Cowboy church kicks up its heels on the Western Slope
Grand Junction, Colo.
It seems only fitting that because Jesus was born in a manger, church ought to be held in a barn.
That’s one opinion of a group of people launching the first cowboy church in Mesa County.
“We are a regular church,” said Roslyn Walter, whose husband, Colton, preaches when he’s not training horses in Mesa. “We believe in the Bible and we seek the Bible as our direction for truth.”
It’s similar to a regular service in that the congregation sings songs and a minister preaches.
“The worship service is not that hugely different,” Walter said. “We just want to make sure people don’t have to put on their Sunday best.”
The group breaks from tradition in how they dress for church (they can wear soiled jeans, a work shirt and boots), where they worship (any barn or pickup tailgate will do) and which horses or greased pigs they’ll bring to the service.
The church is affiliated with the Southern Baptist Convention “because it gives us a group of people who also believe the Bible as sole authority,” Walter said. “And because they believe the local church is run by local individuals.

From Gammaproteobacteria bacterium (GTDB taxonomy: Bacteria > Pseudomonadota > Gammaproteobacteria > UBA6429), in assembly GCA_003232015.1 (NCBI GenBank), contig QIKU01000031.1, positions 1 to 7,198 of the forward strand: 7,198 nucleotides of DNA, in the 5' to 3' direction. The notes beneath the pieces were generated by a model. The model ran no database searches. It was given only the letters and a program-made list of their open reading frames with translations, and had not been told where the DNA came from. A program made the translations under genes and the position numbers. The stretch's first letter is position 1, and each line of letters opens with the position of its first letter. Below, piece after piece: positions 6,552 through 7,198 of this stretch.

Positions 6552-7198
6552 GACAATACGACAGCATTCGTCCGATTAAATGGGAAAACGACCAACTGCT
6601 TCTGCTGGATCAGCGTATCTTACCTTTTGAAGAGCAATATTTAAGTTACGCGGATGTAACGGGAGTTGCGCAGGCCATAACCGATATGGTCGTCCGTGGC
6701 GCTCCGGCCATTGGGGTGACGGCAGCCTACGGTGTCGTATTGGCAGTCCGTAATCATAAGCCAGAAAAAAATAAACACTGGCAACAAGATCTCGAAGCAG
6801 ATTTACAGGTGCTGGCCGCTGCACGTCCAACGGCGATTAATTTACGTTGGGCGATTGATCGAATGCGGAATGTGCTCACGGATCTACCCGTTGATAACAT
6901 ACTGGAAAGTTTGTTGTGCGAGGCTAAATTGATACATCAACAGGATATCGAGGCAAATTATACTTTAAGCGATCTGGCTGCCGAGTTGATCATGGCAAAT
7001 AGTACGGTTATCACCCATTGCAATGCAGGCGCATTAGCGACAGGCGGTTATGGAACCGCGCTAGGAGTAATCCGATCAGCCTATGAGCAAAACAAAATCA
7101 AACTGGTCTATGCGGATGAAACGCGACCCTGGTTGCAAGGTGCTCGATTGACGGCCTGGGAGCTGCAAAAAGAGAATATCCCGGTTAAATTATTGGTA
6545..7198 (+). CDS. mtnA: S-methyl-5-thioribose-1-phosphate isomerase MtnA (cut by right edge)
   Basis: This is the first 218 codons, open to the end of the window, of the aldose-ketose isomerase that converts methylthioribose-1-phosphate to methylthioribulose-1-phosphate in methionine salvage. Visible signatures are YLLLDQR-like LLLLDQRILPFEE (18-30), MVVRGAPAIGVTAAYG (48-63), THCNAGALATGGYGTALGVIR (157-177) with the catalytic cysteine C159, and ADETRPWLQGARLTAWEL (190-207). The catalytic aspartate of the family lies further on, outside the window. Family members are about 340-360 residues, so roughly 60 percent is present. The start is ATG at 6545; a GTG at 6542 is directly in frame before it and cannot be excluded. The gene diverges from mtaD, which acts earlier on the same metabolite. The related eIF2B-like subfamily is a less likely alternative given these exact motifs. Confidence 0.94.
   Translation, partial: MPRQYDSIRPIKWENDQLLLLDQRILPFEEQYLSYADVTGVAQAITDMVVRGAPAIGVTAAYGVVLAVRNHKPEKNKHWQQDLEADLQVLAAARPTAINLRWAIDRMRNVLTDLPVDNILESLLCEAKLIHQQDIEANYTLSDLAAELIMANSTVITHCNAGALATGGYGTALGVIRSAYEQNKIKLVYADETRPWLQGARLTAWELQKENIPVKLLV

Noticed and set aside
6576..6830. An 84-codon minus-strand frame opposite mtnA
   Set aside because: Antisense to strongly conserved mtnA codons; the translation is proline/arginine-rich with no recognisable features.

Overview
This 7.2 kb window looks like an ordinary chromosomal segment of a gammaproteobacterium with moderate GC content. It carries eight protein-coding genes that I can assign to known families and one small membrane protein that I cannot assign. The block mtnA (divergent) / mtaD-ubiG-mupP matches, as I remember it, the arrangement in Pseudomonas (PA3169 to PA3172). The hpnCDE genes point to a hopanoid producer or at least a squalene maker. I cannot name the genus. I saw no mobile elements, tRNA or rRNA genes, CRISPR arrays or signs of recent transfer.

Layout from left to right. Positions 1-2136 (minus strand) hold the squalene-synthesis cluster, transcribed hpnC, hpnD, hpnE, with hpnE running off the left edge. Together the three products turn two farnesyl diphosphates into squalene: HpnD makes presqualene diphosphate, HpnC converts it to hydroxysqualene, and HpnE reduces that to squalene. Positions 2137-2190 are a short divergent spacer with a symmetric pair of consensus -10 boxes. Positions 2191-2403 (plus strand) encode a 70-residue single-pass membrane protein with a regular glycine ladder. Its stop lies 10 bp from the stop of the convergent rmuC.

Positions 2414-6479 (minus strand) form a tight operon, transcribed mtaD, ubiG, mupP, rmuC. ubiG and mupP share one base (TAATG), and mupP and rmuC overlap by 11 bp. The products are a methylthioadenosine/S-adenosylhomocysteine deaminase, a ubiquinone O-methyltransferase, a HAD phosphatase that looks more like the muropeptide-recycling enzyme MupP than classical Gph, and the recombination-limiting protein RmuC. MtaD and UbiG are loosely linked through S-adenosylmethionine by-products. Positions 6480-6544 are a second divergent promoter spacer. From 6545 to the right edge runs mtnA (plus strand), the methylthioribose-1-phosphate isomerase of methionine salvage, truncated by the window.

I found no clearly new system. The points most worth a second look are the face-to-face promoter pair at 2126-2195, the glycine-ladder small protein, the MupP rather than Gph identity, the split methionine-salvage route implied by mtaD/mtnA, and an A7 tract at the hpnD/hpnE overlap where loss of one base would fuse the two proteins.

“In the cowboy church we want people to learn for themselves from the Bible, not another person,” Walter said.
Eventually, the Walters would like to launch cowboy churches elsewhere, with the impetus from local residents.
“Our goal is to get people growing with the Lord and then they take over the church,” Walter said. “If there’s one in Delta, Colton will help get it started.”
Walter described the cowboy church as a place “full of dirt, horses and sometimes sweat and blood, where cowboys and cowgirls get together to jointly worship God together. The goal is to seek truth as it is written in the Bible. They seek the Bible’s authority rather than the words of men.
“They study the Bible around a campfire or maybe the back of a pickup truck or in the dirt after being piled by someone else’s favorite little pony. The desire is that cowboys and cowgirls come to know Jesus Christ as their personal savior, grow in Christ from being banded together with Him, that their lives will reflect Christ and that they would gather lost souls while seeking to serve Him. They do fun stuff like dressing goats or racing horses or catching greasy pigs, but they do it for a higher purpose of glorifying God.”
Round Pen Cowboy Church meets for the first time Sunday in Ron and Mary Groves’ indoor riding arena at K & 20 roads near Fruita.
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From June through September, John Etchart spends most of the day driving a tractor through hayfields below the mountains near Meeker in northwestern Colorado.